The Inner House: Jung's retreat on Lake Bollingen. By Andrew Taylor from Devizes, UK - C.G.Jung's Tower House Retreat, BollingenUploaded by Viejo sabio, CC BY-SA 2.0, https://commons.wikimedia.org/w/index.php?curid=27244480

“From the beginning,” he wrote, “I felt the Tower was in some way a place of maturation … in which I could become what I was, what I am and will be.”   To the last, it remained a deeply private place, providing Jung with a place to incubate his own memories, dreams, and reflections,  and helping him to attain a deep sense of peace.

A house, like the human psyche, has two components—a  façade and an interior, one corresponding to the public self and the other to the private self.  For Jung, homemaking was the perfect metaphor for the integration of the personality—the way we attempt to bring our outer lives into harmony with our innermost desires.  

At Bollingen for part of every year, surviving without heat, electricity or running water,  Jung relished his household routines.  Here, he said, “I am in the midst of my true life.  I am most deeply myself.”  This is  Jung speaking toward the end of his career, when he no longer has to prove himself.  By now, he has moved from the House of Achievement to the House of Eternity, where he cares more about the fate of the world than his own ambition and accomplishments.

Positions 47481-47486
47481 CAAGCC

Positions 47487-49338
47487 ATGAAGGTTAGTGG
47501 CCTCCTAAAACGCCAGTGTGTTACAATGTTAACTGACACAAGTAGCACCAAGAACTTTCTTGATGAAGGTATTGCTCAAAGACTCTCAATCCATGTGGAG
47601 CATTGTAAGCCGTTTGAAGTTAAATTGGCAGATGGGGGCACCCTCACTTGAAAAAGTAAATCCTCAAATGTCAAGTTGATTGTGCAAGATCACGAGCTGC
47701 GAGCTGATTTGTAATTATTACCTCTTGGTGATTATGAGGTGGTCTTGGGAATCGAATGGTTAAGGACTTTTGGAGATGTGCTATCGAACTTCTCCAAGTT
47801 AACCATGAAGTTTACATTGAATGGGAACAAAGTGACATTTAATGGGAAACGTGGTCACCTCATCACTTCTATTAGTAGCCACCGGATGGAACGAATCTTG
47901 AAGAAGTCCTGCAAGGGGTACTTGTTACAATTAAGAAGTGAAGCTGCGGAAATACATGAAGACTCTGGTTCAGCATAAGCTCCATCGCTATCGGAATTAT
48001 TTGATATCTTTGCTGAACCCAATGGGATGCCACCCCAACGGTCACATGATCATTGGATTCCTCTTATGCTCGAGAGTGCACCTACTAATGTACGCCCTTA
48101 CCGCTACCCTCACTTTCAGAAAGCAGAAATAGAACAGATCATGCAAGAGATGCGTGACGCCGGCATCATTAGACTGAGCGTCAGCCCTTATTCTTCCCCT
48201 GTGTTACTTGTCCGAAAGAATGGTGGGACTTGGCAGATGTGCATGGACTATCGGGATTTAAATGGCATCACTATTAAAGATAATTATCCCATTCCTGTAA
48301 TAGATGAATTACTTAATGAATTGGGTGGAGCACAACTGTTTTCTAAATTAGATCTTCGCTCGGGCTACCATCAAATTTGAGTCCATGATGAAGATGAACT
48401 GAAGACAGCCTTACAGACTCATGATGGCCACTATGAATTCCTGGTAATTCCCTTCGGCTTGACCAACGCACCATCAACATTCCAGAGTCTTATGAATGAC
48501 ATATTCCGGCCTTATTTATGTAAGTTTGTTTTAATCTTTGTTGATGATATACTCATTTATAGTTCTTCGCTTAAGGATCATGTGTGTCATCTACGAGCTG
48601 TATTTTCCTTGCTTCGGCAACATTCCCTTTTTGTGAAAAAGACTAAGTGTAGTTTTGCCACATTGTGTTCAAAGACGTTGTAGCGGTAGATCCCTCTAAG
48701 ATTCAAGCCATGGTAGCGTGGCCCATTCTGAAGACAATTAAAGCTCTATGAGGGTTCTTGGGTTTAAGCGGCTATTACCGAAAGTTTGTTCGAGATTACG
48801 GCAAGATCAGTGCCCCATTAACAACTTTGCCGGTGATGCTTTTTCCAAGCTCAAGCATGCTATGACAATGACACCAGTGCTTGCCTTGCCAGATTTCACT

Jung is writing from the perspective of that second house when he says:

  “We rush impetuously into novelty, driven by a mounting sense of insufficiency, dissatisfaction, and restlessness.  We no longer live on what we have, but on promises…We refuse to recognize that everything better is purchased at the price of something worse.…new methods or gadgets, are of course impressive at first, but in the long run they are dubious and…dearly paid for.  They, by no means, increase the contentment or happiness of people on the whole.  Mostly they are deceptive sweetenings of existence, like speedier communications which unpleasantly accelerate the tempo of life and leave us with less time than ever before.” (MDR, p 236)

Modern life, Jung felt, was a distraction from the house that we were all meant to  build—the house of reflection, on the shores of a secluded lake.

By Philipp Roelli, Dieter Bachmann (photograph) - Own work (photograph), CC BY-SA 3.0, https://commons.wikimedia.org/w/index.php?curid=8052217

When Jung oversaw the building of the tower he was drawn to a certain slab, and said, “This is my stone.”  He sat with it and listened for its message before carving these words in Latin.   

 “I am an orphan, alone yet encountered everywhere, single yet opposed to myself, young and old at the same time, neither father nor mother did I know, for I am to be raised from the depth in likeness of the Fish, or I descend from heaven like the White Stone, through groves and mountains do I wander, yet I hide in innermost man, am mortal within every single head, and still am not touched by the changing of the seasons.”

For Jung, this was a tribute to the philosopher’s stone of ancient alchemy.   The fish is a symbol of the spiritual life. “I am mortal within every head” is a line from Horace referring to the divine genius in every individual.

Bollingen was a place to meditate on the way that wisdom comes into this world. 

Recommended Reading

Memories Dreams Reflections by C.G. Jung
House as a Mirror of Self: Exploring the Deeper Meaning of Home by Claire Cooper Marcus